18. The effect of structurally complex corals and herbivory on the dynamics of Halimeda

    Castro-Sanguino, Carolina; Lovelock, Catherine; Mumby, Peter J.

    2016-06-01

    The calcareous green alga Halimeda is a key contributor to carbonate sediment production on coral reefs. As herbivores have a direct negative effect on the abundance of Halimeda, protection from herbivory is critical for Halimeda growth. Branching corals such as Acropora are likely to provide refugia for Halimeda from grazers, yet studies are scarce. Here, we investigated the vulnerability of two Halimeda species to herbivory using fish exclusion cages and assessed the contribution of coral structural complexity to seasonal changes in Halimeda biomass and morphometrics. While up to 50 % Halimeda abundance was depleted outside cages due to herbivory and the exclusion of large herbivores resulted in an increase in net growth up to threefold, Halimeda recruitment was positively affected by herbivory, more than two times greater outside cages. However, these responses differed between species and seasons; only one species was affected in winter but not summer. Coral structural complexity facilitated an increase of total algal biomass particularly in summer. At the individual level, thalli growing inside the Acropora canopy were always significantly larger (thallus biomass, volume and height) than those growing in exposed areas. We estimated that the carbonate production of Halimeda was nearly three times greater inside refuges provided by Acropora. Because Halimeda species differ in growth rates and susceptibility to grazing, we predict that the ongoing degradation of the habitat complexity provided by branching corals will alter Halimeda community structure and its contribution to local sediment budgets.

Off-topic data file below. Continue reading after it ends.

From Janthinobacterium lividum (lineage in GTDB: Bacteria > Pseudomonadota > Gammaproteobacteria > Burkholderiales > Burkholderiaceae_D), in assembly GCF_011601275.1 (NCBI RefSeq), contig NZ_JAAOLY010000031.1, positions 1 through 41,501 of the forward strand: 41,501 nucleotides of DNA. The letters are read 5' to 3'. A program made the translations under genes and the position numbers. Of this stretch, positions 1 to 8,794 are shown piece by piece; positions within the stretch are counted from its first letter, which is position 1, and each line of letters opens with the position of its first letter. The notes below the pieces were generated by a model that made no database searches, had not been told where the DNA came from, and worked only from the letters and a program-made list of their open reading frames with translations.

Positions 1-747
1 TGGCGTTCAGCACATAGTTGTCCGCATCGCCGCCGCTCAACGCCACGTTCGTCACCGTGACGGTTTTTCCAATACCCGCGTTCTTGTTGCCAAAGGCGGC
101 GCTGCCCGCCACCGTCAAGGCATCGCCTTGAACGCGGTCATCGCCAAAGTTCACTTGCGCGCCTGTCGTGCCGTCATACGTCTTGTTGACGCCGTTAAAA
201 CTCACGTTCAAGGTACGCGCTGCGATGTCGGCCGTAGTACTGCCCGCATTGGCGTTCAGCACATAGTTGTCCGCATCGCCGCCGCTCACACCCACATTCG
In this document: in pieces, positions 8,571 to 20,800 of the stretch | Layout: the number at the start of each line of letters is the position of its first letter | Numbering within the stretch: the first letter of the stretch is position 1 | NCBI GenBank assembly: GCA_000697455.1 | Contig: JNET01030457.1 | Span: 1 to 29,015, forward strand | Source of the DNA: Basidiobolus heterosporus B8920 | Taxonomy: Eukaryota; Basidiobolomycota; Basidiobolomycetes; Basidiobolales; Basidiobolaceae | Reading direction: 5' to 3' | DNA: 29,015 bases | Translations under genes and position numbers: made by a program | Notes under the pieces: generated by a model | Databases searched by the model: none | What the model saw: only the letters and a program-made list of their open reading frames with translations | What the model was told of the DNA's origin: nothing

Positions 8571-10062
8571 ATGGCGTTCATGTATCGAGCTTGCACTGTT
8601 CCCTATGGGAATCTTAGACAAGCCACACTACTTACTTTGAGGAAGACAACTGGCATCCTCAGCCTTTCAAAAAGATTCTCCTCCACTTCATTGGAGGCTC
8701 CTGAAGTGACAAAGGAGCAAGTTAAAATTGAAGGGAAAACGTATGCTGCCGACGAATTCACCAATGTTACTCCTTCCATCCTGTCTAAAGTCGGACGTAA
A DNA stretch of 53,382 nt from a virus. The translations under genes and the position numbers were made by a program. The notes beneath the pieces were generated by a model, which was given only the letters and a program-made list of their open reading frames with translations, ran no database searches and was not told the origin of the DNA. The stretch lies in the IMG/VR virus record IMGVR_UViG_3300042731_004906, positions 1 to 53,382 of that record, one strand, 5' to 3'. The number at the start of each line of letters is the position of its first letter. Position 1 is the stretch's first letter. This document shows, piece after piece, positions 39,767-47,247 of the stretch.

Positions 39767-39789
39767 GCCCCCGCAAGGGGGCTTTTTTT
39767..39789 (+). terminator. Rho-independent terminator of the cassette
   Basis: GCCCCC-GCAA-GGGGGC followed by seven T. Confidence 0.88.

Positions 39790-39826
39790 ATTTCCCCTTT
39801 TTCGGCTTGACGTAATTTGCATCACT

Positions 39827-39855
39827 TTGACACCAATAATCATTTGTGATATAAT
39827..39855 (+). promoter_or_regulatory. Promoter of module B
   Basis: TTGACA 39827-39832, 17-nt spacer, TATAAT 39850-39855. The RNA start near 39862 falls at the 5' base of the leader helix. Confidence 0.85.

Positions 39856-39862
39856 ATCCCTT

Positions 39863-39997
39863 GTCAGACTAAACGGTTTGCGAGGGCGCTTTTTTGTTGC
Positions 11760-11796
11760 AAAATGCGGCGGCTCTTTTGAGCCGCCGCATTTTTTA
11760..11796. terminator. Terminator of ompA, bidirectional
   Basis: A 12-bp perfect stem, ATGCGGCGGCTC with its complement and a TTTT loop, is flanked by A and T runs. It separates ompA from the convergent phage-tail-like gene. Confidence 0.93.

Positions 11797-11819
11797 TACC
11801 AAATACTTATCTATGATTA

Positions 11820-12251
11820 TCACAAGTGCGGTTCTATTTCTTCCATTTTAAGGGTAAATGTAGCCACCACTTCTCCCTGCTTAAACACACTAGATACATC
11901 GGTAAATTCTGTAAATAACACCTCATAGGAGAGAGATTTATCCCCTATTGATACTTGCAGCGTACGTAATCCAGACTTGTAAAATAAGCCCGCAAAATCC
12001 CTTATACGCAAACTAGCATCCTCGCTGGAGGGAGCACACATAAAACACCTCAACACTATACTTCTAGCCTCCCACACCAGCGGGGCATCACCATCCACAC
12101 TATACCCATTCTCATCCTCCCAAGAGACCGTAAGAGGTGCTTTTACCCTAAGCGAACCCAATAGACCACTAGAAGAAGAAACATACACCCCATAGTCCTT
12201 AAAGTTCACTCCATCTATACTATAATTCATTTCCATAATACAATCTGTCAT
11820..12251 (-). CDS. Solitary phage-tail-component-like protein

19. Synergistic interactions between leaf beetle herbivory and fire enhance tamarisk (Tamarix spp.) mortality

    Drus, Gail M.; Dudley, Tom L.; Antonio, Carla M.; Even, Thomas J.; Brooks, Matt L.; Matchett, J.R.

    2014-01-01

    The combined effects of herbivory and fire on plant mortality were investigated using prescribed burns of tamarisk (Tamarix ramosissima Lebed) exposed to herbivory by the saltcedar leaf beetle (Chrysomelidae: Diorhabda carinulata Desbrocher). Tamarix stands in the Humboldt Sink (NV, USA) were divided into three treatments: summer burn (August 2006), fall burn (October 2006) and control (unburned), and litter depth was manipulated to vary fire intensity within burn seasons. A gradient of existing herbivory impact was described with three plant condition metrics prior to fire: reduced proportions of green canopy, percent root crown starch sampled at the height of the growing season (August 2006), and percent root crown starch measured during dormancy (December 2006). August root crown starch concentration and proportion green canopy were strongly correlated, although the proportion green canopy predicted mortality better than August root crown starch. December root crown starch concentration was more depleted in unburned trees and in trees burned during the summer than in fall burn trees. Mortality in summer burned trees was higher than fall burned trees due to higher fire intensity, but December root crown starch available for resprouting in the spring was also lower in summer burned trees. The greatest mortality was observed in trees with the lowest December root crown starch concentration which were exposed to high fire intensity. Disproportionate changes in the slope and curvature of prediction traces as fire intensity and December starch reach reciprocal maximum and minimum levels indicate that beetle herbivory and fire intensity are synergistic.